Dr. Jeannette Young, Queensland's chief health officer, noted that the state only requires masks from the age of 12 up, just like most other places.
"But we are looking if it's possible to do it for younger [people]. For a start we will have to look at different masks. These masks wouldn't be any use because they are too big," she said. "There's a whole range of things that we need to look at before we could do it, but yes we are definitely looking at [the possibility]."
Mask-wearing makes it harder for young children to develop linguistic skills and prevents children with hearing impairments from lip reading. A team of Italian professors of plastic surgery also warned that the prolonged pressure from the elastic straps could leave young children with permanently protruding ears.
Researchers from the University of Witten/Herdecke in Germany have established an online registry for parents to report on the side effects of mask-wearing. Among the nearly 18,000 parents who chose to respond, more than half reported that the masks gave their children headaches and made it difficult for them to concentrate.
More than one-third cited other side effects: increased reluctance to go to school, unhappiness, malaise, impaired learning, drowsiness and fatigue.
After considering those reports as well as testimony from other researchers, a court in Germany recently ruled in favor of a mother arguing that her children's basic rights were being violated by the mandates for masks and social distancing at her children's two schools.
The court ordered the schools to end the mandates, declaring that they damaged the "mental, physical and spiritual well-being" of students while failing to offer "any discernible benefit for the children themselves."
A recent article published by City Journal said "it became clear long ago that the virus causing COVID-19 is less dangerous to children than the flu, and that keeping schools open poses minimal risk of spreading infections." There were also studies showing how social distancing and masks hinder learning while harming children emotionally, socially and physically.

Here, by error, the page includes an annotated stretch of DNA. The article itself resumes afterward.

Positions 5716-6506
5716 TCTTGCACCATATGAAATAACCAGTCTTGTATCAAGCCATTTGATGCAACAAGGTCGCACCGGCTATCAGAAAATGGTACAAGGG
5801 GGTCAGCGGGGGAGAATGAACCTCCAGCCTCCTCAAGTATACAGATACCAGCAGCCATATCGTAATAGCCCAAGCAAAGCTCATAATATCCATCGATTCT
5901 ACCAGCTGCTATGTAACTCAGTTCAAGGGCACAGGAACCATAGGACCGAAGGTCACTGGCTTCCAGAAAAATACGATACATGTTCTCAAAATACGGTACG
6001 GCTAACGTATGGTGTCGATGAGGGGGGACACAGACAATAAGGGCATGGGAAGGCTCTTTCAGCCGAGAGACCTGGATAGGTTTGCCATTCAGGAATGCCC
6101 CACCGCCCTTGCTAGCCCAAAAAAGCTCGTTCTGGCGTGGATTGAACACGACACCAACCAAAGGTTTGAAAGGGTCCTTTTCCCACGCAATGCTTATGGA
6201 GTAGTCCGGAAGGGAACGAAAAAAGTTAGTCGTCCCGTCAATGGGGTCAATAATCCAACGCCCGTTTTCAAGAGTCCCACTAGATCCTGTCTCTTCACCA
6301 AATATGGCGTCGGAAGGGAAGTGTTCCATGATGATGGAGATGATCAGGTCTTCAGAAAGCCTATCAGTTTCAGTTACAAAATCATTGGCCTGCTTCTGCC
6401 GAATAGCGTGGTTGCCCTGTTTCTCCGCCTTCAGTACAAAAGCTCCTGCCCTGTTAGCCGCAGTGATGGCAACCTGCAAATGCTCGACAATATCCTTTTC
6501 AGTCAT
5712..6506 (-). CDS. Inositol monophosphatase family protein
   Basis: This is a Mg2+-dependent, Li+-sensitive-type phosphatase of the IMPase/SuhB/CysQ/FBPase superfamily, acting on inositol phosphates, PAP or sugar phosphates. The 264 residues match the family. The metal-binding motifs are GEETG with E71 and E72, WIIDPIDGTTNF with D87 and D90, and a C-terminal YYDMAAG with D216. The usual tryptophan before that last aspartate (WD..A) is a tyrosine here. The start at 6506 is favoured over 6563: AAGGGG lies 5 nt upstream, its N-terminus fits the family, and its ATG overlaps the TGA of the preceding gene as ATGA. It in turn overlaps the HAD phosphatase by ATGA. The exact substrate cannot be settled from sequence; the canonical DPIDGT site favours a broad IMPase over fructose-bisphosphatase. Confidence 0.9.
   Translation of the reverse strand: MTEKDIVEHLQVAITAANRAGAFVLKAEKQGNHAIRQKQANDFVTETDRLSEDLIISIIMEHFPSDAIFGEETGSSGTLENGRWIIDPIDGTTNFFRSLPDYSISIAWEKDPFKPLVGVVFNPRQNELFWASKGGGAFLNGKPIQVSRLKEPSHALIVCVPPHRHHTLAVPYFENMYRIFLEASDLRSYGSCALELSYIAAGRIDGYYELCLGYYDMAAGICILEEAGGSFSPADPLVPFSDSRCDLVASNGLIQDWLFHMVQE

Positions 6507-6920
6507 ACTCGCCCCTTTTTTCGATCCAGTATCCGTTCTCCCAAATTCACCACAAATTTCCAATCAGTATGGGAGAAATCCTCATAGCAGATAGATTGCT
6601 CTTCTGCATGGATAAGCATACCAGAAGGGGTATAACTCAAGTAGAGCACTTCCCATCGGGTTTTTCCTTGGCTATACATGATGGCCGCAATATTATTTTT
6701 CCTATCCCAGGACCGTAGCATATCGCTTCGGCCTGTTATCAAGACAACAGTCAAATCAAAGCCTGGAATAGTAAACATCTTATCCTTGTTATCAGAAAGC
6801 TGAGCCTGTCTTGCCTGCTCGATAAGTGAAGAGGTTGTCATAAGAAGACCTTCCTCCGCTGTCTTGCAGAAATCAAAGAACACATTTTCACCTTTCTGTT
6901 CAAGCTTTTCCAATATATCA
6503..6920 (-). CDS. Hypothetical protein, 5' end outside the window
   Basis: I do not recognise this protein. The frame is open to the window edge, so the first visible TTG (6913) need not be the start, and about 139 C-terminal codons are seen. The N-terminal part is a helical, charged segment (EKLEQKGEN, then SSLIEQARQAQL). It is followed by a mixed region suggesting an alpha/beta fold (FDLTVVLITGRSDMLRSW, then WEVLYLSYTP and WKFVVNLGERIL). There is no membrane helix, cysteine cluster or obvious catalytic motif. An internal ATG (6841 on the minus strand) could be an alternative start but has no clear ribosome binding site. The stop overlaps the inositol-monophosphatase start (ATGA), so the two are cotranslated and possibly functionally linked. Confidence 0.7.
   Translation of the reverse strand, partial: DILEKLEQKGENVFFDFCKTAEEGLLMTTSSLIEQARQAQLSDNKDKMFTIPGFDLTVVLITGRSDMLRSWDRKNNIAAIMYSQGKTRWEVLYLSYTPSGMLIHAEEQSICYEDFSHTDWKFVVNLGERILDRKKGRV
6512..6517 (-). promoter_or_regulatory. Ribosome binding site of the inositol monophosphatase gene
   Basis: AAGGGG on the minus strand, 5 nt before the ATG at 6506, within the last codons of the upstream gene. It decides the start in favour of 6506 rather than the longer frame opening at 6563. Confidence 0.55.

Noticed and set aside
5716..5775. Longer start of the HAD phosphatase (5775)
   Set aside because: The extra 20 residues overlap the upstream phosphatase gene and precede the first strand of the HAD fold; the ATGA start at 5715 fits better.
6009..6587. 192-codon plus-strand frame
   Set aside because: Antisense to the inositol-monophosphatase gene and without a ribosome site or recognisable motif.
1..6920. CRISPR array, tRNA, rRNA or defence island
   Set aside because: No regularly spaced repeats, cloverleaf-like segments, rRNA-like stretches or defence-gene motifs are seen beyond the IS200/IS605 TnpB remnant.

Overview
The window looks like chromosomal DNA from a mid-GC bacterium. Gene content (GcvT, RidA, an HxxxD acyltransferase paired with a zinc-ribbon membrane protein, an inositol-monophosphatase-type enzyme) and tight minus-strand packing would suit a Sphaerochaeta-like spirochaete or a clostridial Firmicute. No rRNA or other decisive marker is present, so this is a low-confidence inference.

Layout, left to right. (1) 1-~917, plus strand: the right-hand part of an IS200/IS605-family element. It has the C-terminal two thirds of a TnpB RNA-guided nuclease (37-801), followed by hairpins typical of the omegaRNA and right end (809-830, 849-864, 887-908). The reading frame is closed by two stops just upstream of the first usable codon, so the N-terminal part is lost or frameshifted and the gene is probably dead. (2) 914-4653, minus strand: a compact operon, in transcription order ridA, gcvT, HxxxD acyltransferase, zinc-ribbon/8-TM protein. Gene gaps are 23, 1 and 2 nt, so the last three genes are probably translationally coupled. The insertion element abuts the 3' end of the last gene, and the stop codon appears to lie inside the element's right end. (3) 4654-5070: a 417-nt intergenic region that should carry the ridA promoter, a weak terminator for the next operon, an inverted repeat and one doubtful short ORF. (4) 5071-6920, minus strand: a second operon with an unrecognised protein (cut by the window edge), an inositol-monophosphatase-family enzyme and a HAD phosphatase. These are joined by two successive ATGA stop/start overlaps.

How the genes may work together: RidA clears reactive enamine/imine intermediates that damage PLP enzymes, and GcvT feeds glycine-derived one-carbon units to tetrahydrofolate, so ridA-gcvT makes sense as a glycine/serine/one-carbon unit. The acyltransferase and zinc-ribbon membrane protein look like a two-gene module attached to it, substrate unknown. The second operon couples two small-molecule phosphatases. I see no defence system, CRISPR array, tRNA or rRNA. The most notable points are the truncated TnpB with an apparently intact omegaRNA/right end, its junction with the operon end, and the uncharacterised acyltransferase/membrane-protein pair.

Still, many schools have yet to reopen full-time, while others are still making students as miserable as possible. Schools have canceled many sports and other extracurricular activities while forcing children to wear masks in classrooms and on playgrounds.
The current Queensland outbreak began with the case of a 17-year-old schoolgirl at Indooroopilly State High School, with subsequent cases genomically linked to that particular cluster – including all of the new cases. Four of the cases had been exposed in the community while infectious. The new cases bring the number of cases in the current outbreak to 79.
"We did not expect to be this far in front of the virus," Young said. "There were only five days that they were out in the community while infectious and of those five days, all happened while we were in that lockdown so they should have [had] minimal interactions."
A further 11 cases were acquired overseas, with members of a ship anchored off Gladstone to be cared for on board unless their condition changes. The state conducted another 52,350 COVID-19 tests on Aug. 4 – a record for Queensland.
Concerns are growing about the effect of the latest outbreak on children, with 44 of the 63 cases comprising people below 19 years old – including more than 20 between 0 and 9 years old. Seven Brisbane schools had since been caught up in the outbreak.
Most of the children infected by the delta variant are being treated at the Queensland Children's Hospital. (Related: Delta variant of the coronavirus will be the new excuse for tyrannical health measures.)
"We do have a lot of children in hospital, but they are not particularly unwell," Young said. "Thank goodness we have got the Children's Hospital which is one of the best hospitals in Australia for children. I'm very confident that we can manage them there."
Young confirmed 65 out of the state's 122 active cases were currently in hospital. Daily case numbers have increased since the lockdown went into effect on July 31, but authorities are hopeful of lifting those restrictions soon. Officials pleaded with Queenslanders from the Gold Coast to Noosa to only go out for essential items, and even consider limiting online shopping.
"If we don't do something really, really special in Queensland, we'll be extending the lockdown, so please. Try your absolute hardest to stay at home," Young said.
She asked people to delay online and "click and collect" shopping for non-essential items until the end of the lockdown to further prevent movement on the streets. "Do you need those people out in the community, delivering packages?" she said.
Online fashion retailer Fleur Richardson said Young's comments were "removed from reality."
"What Jeanette Young is really saying is stop the economy," Richardson said. "We are very conscious as employers about how many families we feed and so we are putting the well-being of our employees first."
There are now almost 200 COVID-19 exposure sites for close and casual contact across southeast, central and far north Queensland. Authorities were still investigating the case of a Cairns pilot who tested positive for the delta variant on Tuesday, August 3, despite being fully vaccinated.
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